But do we know how to pray?

A friend of mine recently shared an observation he had as his congregation celebrated their annual Prayer Partner Sunday. Prayer Partners are typically constituted by pairing an elder of the congregation with one of the youth with an invitation to prayer for each other over a period of several months. Then, on Prayer Partner Sunday, the various pairs sit together for Sunday worship. It’s a nice program on several levels and I know a number of congregations that do it or something like it. The one thing my friend reported that didn’t happen on Prayer Partner Sunday, however, was the two partners ever actually praying for each other. Presumably they’d been doing that, but my friend wondered why you wouldn’t also take time to do that on Sunday. “You might as well call it ‘Sit Together Sunday,’” he joked. But then we wondered if the reason is simply that very few of us are comfortable praying aloud for each other. We don’t really do that. In fact, perhaps other than reading the prayers printed in the Sunday bulletin or saying grace with your family, most of us almost never pray aloud. So perhaps we just don’t know how, or at least think we don’t know how and so are uncomfortable trying.

Which brings us back to Luke. The voice from heaven says to the disciples – and make no mistake these words are addressed as much to us as they are to Peter, John, and John – that they/we should “listen to him.” Certainly we can do some of this through reading the Bible, coming to church, and listening to the sermon. But shouldn’t we also be “listening to him” through our regular conversation with God through prayer. Is not that also part of what Luke is telling us, that as we pray we grow not just more comfortable but also more competent and confident at thinking about all of our lives in relation to God and our Christian faith?

If so, then this might be a good week not only to talk about prayer, but to try it. Perhaps we can have persons pair off and talk together for a just a few moments about what it means to “listen to him.” Where, that is, is God calling us? What might God want us to do? After sharing thoughts about this, then perhaps each person could pray for the other – the hopes, concerns, worries that the other person shared in relation to trying to listen to Jesus.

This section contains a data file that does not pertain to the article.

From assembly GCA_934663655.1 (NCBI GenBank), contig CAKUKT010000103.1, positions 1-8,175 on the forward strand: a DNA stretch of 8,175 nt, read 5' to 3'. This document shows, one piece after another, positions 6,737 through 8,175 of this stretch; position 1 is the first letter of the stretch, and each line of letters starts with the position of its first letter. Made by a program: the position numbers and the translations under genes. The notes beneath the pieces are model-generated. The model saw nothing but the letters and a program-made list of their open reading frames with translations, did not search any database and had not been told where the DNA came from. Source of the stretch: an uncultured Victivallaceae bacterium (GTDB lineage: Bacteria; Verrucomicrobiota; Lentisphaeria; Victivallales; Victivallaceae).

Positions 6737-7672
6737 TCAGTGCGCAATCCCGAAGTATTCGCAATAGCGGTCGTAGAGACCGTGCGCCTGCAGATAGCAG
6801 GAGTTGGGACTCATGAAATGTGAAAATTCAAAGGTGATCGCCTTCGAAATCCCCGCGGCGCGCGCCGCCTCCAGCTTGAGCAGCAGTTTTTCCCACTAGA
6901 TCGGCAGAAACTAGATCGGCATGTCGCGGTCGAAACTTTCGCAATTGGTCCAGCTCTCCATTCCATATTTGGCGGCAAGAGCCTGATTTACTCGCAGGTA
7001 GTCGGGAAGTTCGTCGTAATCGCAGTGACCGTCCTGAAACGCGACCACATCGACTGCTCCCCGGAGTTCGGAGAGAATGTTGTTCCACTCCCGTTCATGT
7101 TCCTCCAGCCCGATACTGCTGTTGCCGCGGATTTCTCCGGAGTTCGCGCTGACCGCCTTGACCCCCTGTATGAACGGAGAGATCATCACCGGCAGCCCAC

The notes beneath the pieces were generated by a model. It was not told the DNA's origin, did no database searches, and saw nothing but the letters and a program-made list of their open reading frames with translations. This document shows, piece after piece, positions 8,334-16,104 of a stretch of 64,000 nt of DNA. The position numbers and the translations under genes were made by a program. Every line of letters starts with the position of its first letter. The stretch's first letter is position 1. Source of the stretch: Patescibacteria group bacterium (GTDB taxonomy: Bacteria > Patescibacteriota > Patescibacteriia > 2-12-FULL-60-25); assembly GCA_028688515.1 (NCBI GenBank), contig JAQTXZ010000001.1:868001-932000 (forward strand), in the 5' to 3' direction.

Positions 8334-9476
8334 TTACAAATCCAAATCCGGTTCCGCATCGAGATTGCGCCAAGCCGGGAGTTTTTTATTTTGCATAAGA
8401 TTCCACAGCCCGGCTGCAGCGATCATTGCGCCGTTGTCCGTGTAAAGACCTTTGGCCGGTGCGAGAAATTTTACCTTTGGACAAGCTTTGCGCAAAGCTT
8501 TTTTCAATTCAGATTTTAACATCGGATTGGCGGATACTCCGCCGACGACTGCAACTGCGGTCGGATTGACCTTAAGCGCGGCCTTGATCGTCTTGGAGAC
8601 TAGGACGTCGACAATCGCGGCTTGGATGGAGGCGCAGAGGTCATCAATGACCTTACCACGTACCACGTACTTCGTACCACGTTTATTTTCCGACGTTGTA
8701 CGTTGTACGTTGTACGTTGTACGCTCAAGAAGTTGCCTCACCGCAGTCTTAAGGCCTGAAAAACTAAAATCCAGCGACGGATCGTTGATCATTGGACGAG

You might need to give some instructions, Working Preacher, as many of our people aren’t sure they know how. So, first, tell them there is no one way to pray. Second, tell them that prayer is first and foremost being honest with God. Third, remind them that a lot of prayers are “thank you” and “please” prayers – giving thanks for something that is good, asking help with something that is hard. Last, remind them that what’s powerful about prayer isn’t the words we use but that we care enough for pray for someone else.

I know this is a risk, Working Preacher, and you’ll need to explain that to your people as well, but I trust that as we grow more confident praying for each other we’ll grow closer together and closer to God even as we encourage each other to “listen to him.”

Whatever you may do with this passage, Working Preacher, know that I am praying for you, saying “thank you” to God for your good work and ministry and asking God to “please” give you the strength and encouragement you need to preach the Word.

Yours in Christ,

PS: Two quick notes: 1) We’re having a great conversation about prayer over on “…In the Meantime,” based in part on some of what I wrote here; feel free to hop over and join in. 2) We have another Bible Story Jam video up, this one on the Transfiguration.